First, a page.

Mostly, a "through hull firing" transducer works ok providing the hull is f/glass not metal.

    I put a "through hull firing" transducer in the bow of a 6m aluminium rescue vessel looking forward to give prior warning of obstacles ahead underwater in the treacherous river here for night work. Rockbars and remains of rock walls all over the place for 50km. The rescue guys didn't want to find fish or get lots of detail so it worked ok on the fw looking transducer despite the high losses.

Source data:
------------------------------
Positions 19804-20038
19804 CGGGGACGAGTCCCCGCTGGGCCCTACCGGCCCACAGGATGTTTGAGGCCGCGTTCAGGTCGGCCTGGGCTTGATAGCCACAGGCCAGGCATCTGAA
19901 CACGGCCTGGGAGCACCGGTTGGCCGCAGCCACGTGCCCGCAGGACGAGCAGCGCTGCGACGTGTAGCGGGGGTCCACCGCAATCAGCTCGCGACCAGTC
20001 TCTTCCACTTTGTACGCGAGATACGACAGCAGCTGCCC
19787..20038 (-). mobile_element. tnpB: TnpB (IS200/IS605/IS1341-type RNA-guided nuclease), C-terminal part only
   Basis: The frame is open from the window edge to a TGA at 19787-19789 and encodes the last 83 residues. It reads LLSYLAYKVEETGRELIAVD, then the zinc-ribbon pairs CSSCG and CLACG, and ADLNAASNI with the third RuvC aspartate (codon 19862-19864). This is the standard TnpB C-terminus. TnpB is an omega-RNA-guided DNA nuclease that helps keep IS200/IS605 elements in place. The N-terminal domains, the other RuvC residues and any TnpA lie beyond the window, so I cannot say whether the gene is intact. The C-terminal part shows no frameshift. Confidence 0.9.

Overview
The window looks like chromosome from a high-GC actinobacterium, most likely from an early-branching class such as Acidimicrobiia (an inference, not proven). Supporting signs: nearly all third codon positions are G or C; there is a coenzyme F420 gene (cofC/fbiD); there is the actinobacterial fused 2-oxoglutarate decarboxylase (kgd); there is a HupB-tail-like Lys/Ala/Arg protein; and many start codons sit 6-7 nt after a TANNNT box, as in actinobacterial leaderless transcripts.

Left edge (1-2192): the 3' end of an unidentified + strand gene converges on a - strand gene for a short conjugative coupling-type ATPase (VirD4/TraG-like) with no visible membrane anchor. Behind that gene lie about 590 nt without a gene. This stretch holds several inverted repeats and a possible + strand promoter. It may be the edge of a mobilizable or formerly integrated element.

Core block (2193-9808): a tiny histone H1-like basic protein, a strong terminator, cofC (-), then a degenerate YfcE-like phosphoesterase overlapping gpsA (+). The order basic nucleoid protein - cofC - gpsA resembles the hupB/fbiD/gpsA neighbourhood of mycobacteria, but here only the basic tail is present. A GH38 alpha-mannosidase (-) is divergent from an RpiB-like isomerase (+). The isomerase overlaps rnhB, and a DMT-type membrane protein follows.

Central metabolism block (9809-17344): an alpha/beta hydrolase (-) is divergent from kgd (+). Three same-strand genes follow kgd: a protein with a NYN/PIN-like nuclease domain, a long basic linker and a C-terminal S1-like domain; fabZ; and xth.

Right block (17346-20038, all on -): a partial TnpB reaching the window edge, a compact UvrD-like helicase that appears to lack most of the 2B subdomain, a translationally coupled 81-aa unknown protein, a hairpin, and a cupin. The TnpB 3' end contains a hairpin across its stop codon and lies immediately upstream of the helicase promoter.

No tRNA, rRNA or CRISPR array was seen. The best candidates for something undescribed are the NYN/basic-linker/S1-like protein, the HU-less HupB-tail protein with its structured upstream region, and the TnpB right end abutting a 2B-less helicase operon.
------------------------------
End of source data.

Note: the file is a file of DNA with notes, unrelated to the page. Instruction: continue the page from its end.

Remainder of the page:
One complained that at speed at night the bow lifted up onto the plane and the forward looking signal was lost so he had to slow down. As the guy running the rescue unit, I told him that he wasn't to be doing planing speed at night with crew on board unless he was absolutely sure of where he was from his knowledge of the river. Installed a short range radar to help 'em do that accurately at night.

    So there's a good example of how to use something that DIDN'T work for what it was designed for (finding fish), but DID work for something that it WASN"T designed for. Thinking laterally.